In 1990, music executive Jeff Ayeroff had been growing increasingly frustrated at the effort by Washington politicians to censor artists in his industry.

Then he decided to get even.

Using MTV and the hottest pop star of the moment, Madonna, his vengeance had a lasting impact.

Ayeroff, 73, grew up in a politically active household where he watched images of the civil rights struggle in the South play out on his black-and-white TV set. When he saw that the Parents Music Resource Center, led by a group of political wives including Tipper Gore, had succeeded in getting record labels to affix parental warnings on albums that contained sexually explicit or violent lyrics, the playbook was all too familiar to him.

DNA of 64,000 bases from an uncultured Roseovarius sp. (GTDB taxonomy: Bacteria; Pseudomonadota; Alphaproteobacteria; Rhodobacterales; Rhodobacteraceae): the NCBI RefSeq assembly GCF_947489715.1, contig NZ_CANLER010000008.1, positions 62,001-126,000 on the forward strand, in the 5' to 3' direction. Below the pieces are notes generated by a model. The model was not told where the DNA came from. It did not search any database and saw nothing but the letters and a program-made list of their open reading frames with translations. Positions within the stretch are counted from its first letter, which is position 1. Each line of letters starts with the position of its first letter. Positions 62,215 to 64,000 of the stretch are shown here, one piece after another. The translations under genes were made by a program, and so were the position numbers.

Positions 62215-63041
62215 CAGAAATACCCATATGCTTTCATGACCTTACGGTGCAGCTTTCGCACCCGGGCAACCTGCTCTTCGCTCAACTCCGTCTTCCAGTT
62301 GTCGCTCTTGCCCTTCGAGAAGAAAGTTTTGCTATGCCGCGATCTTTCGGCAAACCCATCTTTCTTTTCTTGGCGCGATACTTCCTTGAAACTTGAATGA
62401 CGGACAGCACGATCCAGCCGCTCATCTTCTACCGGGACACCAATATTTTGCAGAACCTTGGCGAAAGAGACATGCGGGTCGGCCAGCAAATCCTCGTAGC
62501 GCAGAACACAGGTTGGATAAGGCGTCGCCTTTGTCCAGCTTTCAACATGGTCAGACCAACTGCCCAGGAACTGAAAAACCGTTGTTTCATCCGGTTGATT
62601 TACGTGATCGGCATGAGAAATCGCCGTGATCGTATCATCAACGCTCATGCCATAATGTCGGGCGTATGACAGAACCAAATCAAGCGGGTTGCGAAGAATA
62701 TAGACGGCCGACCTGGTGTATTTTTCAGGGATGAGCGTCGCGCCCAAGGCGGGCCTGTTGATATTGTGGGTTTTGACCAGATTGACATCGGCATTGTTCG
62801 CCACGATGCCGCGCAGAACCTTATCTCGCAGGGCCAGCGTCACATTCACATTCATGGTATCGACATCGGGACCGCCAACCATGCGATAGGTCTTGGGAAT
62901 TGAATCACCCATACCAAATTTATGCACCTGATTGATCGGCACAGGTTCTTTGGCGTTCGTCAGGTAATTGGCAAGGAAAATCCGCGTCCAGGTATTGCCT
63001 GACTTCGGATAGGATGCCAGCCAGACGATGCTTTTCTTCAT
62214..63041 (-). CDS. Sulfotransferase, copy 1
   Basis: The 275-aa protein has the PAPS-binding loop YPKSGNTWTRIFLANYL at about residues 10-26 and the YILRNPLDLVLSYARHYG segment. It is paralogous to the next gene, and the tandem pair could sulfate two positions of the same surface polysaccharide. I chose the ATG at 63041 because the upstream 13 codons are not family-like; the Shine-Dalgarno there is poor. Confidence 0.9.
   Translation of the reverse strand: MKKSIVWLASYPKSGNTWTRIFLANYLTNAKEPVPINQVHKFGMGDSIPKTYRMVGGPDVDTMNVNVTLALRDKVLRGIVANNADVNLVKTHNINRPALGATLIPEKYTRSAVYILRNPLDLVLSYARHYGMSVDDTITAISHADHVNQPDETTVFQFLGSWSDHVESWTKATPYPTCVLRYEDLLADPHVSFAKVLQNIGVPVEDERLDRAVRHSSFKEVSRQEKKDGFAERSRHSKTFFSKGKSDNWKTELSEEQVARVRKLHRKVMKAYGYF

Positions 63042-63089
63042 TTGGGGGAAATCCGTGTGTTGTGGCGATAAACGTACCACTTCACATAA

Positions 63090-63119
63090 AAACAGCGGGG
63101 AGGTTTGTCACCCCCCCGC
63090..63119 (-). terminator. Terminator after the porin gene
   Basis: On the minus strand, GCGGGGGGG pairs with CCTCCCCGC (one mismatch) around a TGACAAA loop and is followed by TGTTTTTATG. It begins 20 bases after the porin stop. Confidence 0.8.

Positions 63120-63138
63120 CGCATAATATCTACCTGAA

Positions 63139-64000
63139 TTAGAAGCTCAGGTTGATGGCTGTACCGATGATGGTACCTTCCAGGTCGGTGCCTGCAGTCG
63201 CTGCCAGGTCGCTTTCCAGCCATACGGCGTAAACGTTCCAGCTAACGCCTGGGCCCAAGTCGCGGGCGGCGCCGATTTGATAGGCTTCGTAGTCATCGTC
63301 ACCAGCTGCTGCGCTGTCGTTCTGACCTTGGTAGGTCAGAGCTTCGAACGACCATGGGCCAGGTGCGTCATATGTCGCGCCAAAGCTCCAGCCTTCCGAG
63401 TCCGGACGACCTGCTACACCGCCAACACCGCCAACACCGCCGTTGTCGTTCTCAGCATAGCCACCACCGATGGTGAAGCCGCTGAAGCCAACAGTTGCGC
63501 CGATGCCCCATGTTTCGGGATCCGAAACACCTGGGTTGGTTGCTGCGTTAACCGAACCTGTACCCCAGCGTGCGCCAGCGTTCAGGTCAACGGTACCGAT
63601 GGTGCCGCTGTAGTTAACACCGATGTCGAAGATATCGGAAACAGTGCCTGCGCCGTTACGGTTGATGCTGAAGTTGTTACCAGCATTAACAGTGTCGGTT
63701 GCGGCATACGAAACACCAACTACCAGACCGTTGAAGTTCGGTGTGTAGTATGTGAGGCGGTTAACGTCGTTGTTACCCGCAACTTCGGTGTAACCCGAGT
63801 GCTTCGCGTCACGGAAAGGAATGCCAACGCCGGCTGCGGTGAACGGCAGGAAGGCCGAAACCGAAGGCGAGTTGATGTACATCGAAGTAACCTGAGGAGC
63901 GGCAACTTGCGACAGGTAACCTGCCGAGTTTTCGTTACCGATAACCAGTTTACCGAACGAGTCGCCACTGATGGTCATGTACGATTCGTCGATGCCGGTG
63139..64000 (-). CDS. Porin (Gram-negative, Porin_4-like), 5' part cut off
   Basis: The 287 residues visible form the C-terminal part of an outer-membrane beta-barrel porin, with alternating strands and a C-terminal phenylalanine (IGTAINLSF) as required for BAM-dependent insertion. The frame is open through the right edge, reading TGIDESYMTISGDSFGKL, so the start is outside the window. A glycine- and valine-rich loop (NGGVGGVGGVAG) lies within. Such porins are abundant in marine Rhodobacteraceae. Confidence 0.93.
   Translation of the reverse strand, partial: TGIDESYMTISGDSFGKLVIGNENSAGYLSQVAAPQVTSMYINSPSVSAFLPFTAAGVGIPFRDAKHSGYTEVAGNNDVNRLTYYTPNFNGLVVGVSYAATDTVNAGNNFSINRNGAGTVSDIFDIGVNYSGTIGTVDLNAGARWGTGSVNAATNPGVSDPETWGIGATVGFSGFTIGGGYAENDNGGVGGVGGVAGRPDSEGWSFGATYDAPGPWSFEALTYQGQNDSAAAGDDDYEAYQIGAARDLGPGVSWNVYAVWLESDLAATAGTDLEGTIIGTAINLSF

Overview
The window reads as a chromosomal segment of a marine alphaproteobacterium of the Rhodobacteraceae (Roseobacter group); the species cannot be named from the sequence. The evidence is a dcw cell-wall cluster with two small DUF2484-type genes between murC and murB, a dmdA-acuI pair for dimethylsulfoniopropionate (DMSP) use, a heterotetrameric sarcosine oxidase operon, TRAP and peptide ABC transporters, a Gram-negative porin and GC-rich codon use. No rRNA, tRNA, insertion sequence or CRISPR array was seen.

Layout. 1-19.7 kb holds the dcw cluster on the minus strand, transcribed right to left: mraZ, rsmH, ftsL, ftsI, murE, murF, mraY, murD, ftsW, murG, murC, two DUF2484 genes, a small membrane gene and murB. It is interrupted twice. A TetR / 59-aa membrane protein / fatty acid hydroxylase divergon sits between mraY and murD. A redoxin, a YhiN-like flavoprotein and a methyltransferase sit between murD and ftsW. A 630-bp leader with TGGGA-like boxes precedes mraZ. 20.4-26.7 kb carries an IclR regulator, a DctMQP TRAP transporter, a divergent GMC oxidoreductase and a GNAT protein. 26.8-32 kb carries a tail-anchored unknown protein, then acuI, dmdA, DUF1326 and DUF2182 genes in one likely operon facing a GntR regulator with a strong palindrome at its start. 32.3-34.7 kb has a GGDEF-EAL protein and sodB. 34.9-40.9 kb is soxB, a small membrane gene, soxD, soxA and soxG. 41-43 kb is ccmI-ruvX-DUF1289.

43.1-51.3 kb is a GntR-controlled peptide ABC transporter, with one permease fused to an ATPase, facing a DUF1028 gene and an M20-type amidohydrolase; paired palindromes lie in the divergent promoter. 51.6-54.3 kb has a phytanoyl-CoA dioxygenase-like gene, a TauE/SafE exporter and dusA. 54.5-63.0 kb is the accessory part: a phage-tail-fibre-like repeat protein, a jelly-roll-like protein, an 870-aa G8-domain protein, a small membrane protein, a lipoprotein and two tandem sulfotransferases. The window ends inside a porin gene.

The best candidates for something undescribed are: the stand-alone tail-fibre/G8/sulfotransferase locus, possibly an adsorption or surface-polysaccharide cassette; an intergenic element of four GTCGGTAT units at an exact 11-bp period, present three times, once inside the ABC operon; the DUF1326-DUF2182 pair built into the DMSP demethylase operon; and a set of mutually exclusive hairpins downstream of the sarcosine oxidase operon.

“It was always good fodder for politicians to take…